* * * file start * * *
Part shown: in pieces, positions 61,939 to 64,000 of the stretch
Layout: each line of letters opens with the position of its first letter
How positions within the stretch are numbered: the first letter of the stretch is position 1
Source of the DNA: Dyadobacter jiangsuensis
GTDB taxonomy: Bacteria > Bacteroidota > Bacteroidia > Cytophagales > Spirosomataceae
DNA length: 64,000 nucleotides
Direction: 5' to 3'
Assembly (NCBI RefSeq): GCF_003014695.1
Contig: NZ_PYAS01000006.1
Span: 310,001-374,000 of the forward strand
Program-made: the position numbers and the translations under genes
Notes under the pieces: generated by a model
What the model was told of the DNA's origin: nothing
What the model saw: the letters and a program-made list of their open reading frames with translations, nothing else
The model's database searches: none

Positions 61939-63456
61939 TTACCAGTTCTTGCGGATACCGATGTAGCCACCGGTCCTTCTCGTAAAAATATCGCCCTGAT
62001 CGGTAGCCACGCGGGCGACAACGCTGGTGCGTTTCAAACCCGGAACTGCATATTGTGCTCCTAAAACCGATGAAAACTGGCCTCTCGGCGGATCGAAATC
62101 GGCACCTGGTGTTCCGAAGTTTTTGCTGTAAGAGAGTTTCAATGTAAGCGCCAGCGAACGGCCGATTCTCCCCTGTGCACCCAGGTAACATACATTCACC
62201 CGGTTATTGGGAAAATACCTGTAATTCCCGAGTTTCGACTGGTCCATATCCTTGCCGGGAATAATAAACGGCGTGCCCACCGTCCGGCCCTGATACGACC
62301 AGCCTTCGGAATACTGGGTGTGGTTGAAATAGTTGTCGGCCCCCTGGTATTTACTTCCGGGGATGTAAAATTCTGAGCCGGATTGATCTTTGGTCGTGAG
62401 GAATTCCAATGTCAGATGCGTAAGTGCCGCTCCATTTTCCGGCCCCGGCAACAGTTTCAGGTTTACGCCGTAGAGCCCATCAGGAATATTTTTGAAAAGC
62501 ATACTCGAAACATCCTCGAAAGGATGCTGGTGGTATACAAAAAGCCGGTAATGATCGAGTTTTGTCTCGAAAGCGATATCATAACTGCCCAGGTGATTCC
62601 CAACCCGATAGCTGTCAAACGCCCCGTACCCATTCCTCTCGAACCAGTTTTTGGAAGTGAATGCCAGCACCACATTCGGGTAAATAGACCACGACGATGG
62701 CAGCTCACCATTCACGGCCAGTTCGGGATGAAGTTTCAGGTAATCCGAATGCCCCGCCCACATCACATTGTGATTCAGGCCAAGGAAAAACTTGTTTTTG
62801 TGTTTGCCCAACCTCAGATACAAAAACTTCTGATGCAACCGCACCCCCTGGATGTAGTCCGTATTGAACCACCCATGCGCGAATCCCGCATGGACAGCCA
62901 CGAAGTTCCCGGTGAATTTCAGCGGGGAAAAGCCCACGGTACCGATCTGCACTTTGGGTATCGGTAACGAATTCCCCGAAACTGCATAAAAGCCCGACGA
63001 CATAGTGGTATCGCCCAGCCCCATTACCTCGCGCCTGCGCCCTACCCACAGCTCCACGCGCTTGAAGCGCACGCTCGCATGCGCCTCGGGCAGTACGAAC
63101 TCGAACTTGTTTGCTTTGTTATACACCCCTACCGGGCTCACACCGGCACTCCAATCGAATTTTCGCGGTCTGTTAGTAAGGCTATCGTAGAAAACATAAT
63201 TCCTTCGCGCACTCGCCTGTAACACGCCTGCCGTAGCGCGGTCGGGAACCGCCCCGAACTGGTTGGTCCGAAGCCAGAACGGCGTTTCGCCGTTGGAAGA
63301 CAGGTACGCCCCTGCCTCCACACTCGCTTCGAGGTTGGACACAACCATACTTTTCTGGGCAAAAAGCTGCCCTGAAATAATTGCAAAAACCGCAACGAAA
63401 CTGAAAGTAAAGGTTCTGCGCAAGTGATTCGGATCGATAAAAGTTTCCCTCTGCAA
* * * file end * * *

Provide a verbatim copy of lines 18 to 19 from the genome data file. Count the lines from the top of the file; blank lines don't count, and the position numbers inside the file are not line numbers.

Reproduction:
62001 CGGTAGCCACGCGGGCGACAACGCTGGTGCGTTTCAAACCCGGAACTGCATATTGTGCTCCTAAAACCGATGAAAACTGGCCTCTCGGCGGATCGAAATC
62101 GGCACCTGGTGTTCCGAAGTTTTTGCTGTAAGAGAGTTTCAATGTAAGCGCCAGCGAACGGCCGATTCTCCCCTGTGCACCCAGGTAACATACATTCACC